Adhering to stay-at-home regulations can be a difficult task for some. But when the alternative is facing off against a two-ton, street-strolling rhino, it doesn't seem so bad.

An undated video shared recently on Twitter by Indian Forest Services officer Parveen Kaswan shows a one-horned rhino casually strolling down a mostly deserted road near Chitwan National Park. The lumbering pachyderm briefly lunged at a pedestrian – sending the man fleeing for the safety of a nearby building – before heading in the direction of more natural surroundings. 

Aside from a number of misinformed or inaccurate reports, some stories of animals bouncing back as a result of decreased human activity have proven to be true, but Kaswan was careful to point out that it's not uncommon to see one-horned rhinos straying from the nearby forest. Nepal is a vital stronghold for the vulnerable species and is home to a healthy population of rhinos. It's likely that the sizeable street walker would have emerged from its natural habitat regardless of the number of people present in the village.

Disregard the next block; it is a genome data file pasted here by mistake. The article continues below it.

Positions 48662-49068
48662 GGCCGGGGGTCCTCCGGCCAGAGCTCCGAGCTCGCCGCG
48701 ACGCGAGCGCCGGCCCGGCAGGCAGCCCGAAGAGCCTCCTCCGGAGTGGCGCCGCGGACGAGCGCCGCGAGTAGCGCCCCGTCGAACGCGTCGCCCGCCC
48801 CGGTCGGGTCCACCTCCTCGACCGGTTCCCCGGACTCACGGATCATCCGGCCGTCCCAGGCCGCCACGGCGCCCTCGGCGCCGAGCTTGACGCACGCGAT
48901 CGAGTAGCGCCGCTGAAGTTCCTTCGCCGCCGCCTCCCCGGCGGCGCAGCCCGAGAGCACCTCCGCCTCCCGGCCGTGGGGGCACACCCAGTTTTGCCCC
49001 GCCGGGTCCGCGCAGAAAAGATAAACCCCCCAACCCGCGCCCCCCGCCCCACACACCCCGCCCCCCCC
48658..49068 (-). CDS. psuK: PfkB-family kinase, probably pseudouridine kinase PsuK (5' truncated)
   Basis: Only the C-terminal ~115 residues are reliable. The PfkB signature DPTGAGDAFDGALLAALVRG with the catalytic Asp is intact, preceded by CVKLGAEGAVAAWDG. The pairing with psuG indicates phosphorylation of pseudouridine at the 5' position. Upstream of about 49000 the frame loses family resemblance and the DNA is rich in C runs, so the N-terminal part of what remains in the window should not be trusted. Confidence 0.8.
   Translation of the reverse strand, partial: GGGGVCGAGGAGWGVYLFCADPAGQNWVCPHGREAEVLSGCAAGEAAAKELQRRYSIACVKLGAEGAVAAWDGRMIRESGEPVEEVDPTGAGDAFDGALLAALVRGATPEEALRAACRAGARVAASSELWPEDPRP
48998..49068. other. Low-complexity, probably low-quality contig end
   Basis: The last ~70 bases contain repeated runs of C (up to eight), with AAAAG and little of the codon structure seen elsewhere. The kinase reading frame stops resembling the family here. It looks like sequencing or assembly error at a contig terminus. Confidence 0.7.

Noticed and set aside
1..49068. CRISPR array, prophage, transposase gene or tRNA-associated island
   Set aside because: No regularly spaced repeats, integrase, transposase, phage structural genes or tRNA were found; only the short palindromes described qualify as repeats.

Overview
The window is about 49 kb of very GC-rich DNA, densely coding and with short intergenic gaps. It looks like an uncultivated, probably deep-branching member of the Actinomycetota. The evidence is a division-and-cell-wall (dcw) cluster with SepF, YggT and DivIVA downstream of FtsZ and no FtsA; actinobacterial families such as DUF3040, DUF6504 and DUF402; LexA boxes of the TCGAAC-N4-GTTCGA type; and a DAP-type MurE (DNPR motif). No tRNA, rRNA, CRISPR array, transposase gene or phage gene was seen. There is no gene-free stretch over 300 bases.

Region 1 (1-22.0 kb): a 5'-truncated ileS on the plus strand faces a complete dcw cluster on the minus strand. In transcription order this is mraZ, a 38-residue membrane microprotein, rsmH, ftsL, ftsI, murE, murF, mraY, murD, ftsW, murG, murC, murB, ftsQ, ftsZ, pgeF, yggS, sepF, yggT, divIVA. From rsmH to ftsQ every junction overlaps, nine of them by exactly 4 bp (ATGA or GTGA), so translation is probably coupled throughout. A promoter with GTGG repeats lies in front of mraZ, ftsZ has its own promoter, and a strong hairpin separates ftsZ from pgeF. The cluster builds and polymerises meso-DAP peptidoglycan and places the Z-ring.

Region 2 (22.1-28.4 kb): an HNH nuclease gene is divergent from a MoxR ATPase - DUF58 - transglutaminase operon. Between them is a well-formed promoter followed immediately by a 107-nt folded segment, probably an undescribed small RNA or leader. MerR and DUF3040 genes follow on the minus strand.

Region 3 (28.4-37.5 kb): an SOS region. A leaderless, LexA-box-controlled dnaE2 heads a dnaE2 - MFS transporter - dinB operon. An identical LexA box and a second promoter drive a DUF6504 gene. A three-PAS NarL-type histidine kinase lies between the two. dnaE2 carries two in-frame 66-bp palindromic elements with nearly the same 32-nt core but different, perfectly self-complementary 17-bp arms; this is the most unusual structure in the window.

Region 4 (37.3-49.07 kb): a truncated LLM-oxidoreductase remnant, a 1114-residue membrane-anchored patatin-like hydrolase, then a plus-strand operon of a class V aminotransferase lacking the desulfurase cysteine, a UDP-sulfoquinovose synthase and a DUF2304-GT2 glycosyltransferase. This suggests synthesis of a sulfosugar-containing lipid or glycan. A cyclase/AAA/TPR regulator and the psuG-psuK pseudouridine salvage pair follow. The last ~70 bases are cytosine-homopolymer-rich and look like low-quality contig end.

While the video provides some much-needed comic relief in a trying time, it also brings into sharper focus the growing problem of human-wildlife conflict. When large game strays into human-inhabited areas, it does not always end in laughter. Back in 2015, a rhino charged through a local market and bus station in the Nepalese town of Hetauda before entering a hospital. One person was killed and several others injured. 

Although incidents involving casualties are rare, controlling human-wildlife conflict remains a challenge for Nepal's wildlife officials. In a country with a reputation for conservation success (albeit with some controversy), attacks on humans by wildlife can lead to retaliatory killings which may tarnish the nation's reputation as a leader in the fight against wildlife crime.

Rhino numbers have steadily increased in Nepal since Chitwan was declared a national park in 1973. In the middle part of the twentieth century, poaching and habitat loss had pushed rhinos to the brink, with fewer than 100 individuals still hiding out in Nepal's forests. But concerted conservation efforts have helped increase this number to over 600.

More rhinos, however, means a greater chance that these animals will clash with people. Fortunately, this encounter ended peacefully.


Top header image: bobosh_t, Flickr